17th c., Tibet, Vajrabhairava, gilt bronze+cop. rep. stand, 21 cm, 32 arms, 16 legs, 9 heads, Sotheby's Paris

17th century, Tibet, gilt copper alloy and copper repoussé stand, private collection, photo by Sotheby’s.

He stands with the right legs bent and the left one stretched, trampling on deities and animals.

17th c., Tibet, Vajrabhairava, gilt bronze+cop. rep. stand, 21 cm, 32 arms, 16 legs, 9 heads, close, Sotheby's Paris

On this item, cold gold has been applied to the face and orange pigment has been used to dye the hair, eyebrows, beard and moustache, giving him a very wrathful appearance.

Undated, Tibet?, Vajrabhairava, stone, private collection, published on Himalayan Art Resources.

Rarely seen in sculpture, the one-head, two-hand and two-leg form of Vajrabhairava holds a flaying knife and a skull cup, wears a five-skull crown, a garland of severed heads and the hide of an elephant across his back. He may stand on a prostrate bull, as above. The addition of Manjushri’s head on top of his is unusual.

Undated, Tibet, Vajrabhairava, black stone, private collection, photo on Himalayan Art Resources.

Alternatively, the heads are stacked in three groups of three, with the buffalo head at the  bottom and Manjushri’s at the top. The artist has used cold gold to highlight the wrathful ornaments and the attributes held by the deity.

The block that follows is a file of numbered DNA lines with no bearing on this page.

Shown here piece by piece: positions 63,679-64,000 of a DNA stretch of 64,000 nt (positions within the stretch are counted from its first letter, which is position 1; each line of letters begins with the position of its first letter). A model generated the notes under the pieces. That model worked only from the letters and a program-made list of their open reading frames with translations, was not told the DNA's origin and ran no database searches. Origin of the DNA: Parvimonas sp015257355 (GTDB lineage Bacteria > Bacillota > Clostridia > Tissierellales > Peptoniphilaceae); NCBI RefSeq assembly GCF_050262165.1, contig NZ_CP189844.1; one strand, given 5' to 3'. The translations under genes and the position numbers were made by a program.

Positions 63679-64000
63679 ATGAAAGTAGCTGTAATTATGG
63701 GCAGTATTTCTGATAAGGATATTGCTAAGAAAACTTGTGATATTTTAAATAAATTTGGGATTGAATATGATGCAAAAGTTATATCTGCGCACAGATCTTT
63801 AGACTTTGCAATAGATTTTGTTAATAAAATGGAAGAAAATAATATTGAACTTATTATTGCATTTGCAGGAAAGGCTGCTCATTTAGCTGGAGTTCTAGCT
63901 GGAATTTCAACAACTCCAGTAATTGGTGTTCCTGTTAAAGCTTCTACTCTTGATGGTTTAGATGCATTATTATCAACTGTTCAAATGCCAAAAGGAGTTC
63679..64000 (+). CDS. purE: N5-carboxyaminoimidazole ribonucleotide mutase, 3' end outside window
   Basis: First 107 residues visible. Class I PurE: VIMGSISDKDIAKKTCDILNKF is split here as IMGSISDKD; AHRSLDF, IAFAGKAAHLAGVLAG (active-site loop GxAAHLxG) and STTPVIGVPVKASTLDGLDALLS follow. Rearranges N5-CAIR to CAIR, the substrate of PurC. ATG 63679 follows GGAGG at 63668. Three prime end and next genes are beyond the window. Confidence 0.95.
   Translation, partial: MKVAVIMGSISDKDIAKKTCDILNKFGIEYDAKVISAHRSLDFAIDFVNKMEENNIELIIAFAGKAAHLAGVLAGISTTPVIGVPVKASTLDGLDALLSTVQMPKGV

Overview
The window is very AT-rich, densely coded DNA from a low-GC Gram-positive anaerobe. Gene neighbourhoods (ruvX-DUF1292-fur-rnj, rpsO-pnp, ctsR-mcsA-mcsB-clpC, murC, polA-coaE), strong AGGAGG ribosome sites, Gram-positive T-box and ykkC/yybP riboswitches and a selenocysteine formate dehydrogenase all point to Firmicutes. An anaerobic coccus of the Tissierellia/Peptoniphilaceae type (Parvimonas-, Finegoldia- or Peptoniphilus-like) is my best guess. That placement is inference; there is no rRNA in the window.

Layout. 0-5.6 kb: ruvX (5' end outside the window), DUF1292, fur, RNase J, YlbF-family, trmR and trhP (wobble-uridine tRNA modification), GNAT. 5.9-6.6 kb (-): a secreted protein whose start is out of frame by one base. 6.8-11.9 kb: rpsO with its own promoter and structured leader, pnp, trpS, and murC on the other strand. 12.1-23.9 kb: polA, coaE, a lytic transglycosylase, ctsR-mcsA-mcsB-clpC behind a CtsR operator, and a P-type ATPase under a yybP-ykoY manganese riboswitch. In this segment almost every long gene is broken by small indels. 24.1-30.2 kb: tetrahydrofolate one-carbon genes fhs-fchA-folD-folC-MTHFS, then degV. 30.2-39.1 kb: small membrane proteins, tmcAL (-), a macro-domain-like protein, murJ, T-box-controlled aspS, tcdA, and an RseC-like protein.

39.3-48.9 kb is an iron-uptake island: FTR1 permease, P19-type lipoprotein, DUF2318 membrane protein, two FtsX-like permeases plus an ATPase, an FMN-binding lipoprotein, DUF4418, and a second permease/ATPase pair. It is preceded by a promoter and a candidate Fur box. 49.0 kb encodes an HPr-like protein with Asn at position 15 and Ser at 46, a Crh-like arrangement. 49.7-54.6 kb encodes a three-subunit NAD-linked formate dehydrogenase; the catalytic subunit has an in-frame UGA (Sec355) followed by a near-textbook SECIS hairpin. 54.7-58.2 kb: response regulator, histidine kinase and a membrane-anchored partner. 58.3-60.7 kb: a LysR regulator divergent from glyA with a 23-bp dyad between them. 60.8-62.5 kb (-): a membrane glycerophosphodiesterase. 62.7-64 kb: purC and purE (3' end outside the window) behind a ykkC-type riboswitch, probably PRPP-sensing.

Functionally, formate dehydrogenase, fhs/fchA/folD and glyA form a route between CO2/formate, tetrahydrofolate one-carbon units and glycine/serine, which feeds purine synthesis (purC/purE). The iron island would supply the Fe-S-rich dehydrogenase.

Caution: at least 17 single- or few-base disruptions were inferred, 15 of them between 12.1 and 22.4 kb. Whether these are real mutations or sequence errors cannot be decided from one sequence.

Tibet, Krishna Yamari

11th-12th century, Tibet, Krishna Yamari, bronze (copper alloy) with paint and turquoise, at the Hermitage museum in St Petersburg (Russia).

Krishna Yamari, with a blue-black body on paintings, may have 1 head and 2 or 4 hands, 3 heads and 2, 4, or 6 hands, 4 heads and 4 hands, 6 or 9 heads and 6 hands. According to textual sources, the four-head version has 4 legs. We saw a figure with 4 heads thought to be Krishna Yamari who only had two legs and the fourth head was Manjushri’s. Here, the heads all have the orange hair and third eye associated with wrathful deities. He holds a sword in the upper left hand and a skull cup in the lower right one, the other attributes are probably incomplete.

14th century, labelled ‘Sino-Tibetan’ (Tibetan or Nepalese?), Krishna Yamari, gilt copper alloy with stones and pigment, private collection, photo by Pundoles.